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Bell Let’s Talk – Mental Health Support for Students and Staff

By Karissa Johnson, GDI Research & Communications Coordinator

Jan 30, 2023

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Bell Let’s Talk day is a campaign to promote conversations around mental health, with a goal of reducing stigma around mental illness. Reducing stigma, along with self-judgment or shame, can help people feel more empowered to seek support.

Mental health is the ability to think clearly and make good decisions. Tending to your mental health might look like talking through concerns with a professional. Mental health, along with emotional, physical, and spiritual health, contribute to wellbeing. Emotional health refers to awareness of feelings and being able to express them. Taking care of your emotional health might look like journaling about what is going well for you. Physical health includes taking care of your body and might look like going for a walk a few times a week. Finally, spiritual health refers to your sense of purpose and connection to life. Taking care of your spiritual health might look like spending more time outdoors. Interestingly, all of these facets are all intertwined; when you take care of one, you take care of the others. The most important thing is to take care of yourself in a way that works for you.

There can be challenges to accessing mental health resources, such as cost. Fortunately, the Gabriel Dumont Institute (GDI) is partnered withGuard Me to provide 24/7 access to online mental health services to GDI students through keep.meSAFE. In addition, GDI staff have access to Employee & Family Assistance program, through LifeWorks. If you could use support, the complimentary programs are available through web links or through their respective apps (scan the QR code on the left to download).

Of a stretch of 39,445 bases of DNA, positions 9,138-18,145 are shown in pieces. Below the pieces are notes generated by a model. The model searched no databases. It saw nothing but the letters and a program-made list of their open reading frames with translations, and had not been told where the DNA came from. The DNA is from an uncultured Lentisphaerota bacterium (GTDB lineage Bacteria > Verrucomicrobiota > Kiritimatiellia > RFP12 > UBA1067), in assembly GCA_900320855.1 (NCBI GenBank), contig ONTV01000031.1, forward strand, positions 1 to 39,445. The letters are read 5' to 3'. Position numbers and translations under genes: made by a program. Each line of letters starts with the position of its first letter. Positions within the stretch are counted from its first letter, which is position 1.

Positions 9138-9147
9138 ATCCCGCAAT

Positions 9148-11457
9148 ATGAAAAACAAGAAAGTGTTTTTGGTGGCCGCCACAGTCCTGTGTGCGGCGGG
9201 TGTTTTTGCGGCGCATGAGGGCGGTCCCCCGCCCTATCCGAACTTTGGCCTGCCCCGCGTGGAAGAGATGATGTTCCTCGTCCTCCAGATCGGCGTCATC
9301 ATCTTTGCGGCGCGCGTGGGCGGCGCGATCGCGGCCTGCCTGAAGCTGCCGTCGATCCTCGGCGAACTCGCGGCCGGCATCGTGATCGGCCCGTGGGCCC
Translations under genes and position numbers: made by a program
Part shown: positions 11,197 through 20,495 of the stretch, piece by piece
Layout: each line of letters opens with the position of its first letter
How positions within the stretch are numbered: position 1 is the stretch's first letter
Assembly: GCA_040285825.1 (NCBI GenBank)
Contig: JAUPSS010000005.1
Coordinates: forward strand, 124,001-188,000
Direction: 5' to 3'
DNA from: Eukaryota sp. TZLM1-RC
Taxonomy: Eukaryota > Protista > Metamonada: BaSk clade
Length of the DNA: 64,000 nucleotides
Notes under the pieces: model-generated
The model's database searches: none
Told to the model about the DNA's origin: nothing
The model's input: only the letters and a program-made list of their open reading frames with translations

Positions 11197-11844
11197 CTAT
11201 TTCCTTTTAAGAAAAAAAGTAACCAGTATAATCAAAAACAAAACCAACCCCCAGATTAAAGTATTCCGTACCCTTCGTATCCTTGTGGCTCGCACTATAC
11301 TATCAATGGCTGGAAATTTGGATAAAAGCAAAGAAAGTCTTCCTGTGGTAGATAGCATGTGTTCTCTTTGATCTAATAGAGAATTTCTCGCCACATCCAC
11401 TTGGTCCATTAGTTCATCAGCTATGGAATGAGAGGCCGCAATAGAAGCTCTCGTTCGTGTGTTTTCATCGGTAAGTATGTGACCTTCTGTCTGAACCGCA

For local resources, The Saskatchewan Health Authority offers a handful of free counselling resources (visit https://www.counsellingconnectsask.ca/#BookaSession). Major cities, (i.e., Saskatoon, Prince Albert, Regina, and Broadview) have designated healing centers at their major hospitals (https://www.saskhealthauthority.ca/your-health/conditions-diseases-services/indigenous-health/first-nations-and-metis-health-services). The Métis Nation—Saskatchewan also provides Métis culturally-specific support for adults, youth, and families, virtually or in-person. Their toll-free crisis line is 24/7 and is reachable at 1-855-671-5638.

As students and staff, wellbeing is important to prioritize to ensure you are showing up to your potential as often as possible. Everyone deserves to feel good, and that starts with taking care of oneself.


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Gabriel Dumont Institue

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